Paris Opera Competition
project name :Paris Opera Competition
location : Place de la Bastille; Paris, France
year of design: 1983
client: French Government
architect: George Ranalli
associates: Robert Silman Structural Engineer
design team: Nick Dermand
photographer: Model Photos: George Ranalli
In 1968, artists Pierre Boulez, Maurice Béjart, and Jean Vilar expressed the need for a more widely accessible opera house in Paris. In 1983, their treatise inspired President François Mitterrand to sponsor the Opera Bastille Public Establishment Competition. Its program called for an “Opera for the People” at Place de la Bastille, in the 12th arrondissement, and a redesign of the site of the existing Place monument.
The Ranalli Architect project design responds to complex zoning requirements and a programmatic goal of supporting a modest admission ticket. In particular, the sponsor believed that by increasing the number of backstage scenery storage spaces, many more operas could be performed, thereby reducing the price of admission.
The design for a new opera hall is a large cylindrical volume inside an even larger cubic mass, with all seats in the space in a radial relationship to the stage. To avoid the acoustical problems caused by curved rear walls, the back of the cylinder is opened up into the cubic enclosure. The uppermost balcony seats penetrate the cubic volume and become strong expressive elements on the facade. Access to public terraces to be enjoyed during intermissions is also through the cylinder. Administrative offices at a lower level are visible from the lobby on the south side, where the floor is pulled away from the outer wall.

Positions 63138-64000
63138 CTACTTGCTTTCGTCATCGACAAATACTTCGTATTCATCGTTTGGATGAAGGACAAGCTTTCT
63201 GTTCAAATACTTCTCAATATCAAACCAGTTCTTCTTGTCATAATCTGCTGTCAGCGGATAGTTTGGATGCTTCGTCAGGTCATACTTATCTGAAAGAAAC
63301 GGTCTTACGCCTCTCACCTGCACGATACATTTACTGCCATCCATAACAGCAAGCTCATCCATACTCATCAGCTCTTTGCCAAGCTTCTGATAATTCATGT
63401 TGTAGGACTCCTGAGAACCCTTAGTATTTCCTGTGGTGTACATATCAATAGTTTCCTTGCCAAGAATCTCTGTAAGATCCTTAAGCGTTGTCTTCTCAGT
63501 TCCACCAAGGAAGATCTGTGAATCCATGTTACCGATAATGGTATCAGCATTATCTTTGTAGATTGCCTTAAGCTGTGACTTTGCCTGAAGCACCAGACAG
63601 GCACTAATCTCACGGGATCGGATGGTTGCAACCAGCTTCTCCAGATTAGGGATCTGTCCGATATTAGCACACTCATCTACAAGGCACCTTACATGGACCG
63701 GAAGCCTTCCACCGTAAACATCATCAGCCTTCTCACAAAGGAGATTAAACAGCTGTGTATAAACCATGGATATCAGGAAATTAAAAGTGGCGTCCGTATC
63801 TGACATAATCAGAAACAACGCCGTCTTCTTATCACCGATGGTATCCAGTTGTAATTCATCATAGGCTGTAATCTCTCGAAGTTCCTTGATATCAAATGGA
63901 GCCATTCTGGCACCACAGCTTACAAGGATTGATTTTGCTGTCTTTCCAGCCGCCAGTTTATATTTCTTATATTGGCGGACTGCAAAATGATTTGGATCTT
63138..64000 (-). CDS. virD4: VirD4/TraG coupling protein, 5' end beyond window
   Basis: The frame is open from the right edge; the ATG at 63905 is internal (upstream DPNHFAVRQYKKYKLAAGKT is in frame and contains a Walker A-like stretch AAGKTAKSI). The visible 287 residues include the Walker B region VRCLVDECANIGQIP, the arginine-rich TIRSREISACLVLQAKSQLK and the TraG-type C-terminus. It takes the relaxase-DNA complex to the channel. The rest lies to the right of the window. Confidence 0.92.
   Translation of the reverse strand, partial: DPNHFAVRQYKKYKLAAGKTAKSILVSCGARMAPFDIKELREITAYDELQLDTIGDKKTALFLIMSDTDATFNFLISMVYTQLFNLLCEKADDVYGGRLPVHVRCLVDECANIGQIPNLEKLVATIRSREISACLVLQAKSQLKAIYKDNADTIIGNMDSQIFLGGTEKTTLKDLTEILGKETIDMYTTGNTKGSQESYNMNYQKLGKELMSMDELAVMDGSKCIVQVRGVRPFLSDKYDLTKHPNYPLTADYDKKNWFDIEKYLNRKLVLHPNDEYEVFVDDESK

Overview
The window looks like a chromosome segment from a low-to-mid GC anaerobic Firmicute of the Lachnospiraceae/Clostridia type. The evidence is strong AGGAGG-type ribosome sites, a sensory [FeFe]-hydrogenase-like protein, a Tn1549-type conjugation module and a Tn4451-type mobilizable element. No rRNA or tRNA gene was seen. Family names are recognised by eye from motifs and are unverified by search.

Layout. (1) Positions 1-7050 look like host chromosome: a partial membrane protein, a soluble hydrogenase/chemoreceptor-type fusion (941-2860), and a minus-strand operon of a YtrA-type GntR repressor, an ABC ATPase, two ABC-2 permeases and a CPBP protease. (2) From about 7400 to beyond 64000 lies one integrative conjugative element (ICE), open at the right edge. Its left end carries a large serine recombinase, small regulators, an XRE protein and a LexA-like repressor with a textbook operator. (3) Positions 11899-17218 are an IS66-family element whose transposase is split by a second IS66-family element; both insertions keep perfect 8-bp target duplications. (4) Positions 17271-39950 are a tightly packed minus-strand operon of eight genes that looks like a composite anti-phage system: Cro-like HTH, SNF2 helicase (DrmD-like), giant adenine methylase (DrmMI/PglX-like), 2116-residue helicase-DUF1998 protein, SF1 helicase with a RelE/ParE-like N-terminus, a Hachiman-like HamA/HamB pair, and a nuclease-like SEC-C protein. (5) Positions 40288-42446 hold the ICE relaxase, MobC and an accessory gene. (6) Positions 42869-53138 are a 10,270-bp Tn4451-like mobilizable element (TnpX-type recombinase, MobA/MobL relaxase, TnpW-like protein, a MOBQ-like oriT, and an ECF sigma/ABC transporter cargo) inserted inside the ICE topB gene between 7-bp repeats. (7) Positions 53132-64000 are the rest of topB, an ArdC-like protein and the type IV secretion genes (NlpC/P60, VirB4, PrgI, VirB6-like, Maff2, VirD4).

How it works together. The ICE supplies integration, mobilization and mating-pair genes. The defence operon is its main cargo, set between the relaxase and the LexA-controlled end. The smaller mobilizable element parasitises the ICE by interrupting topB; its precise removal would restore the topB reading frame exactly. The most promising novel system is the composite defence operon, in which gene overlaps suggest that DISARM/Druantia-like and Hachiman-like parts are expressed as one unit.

Alongside the length of the site, expansive, light-filled volumes for scenery and costume shops connect to offices, scenery assembly and storage volumes, actors’ dressing rooms, and music rehearsal rooms. The setbacks of the forms respond to the complex zoning requirements stipulated in the program. The project declined the option to demolish two existing buildings, opting instead to refurbish them for use as commercially viable office space for the Opera itself. Also
Also on site, a new open-air public theatre stands open to the outside environment, and a new subway station provides easy, relatively inexpensive access. The new interior of the subway station includes ticketing facilities, restrooms, an information/communication center, and platform-level waiting areas for theatergoers, all elegantly appointed in easily maintained floors, walls, and ceilings of marble and tile.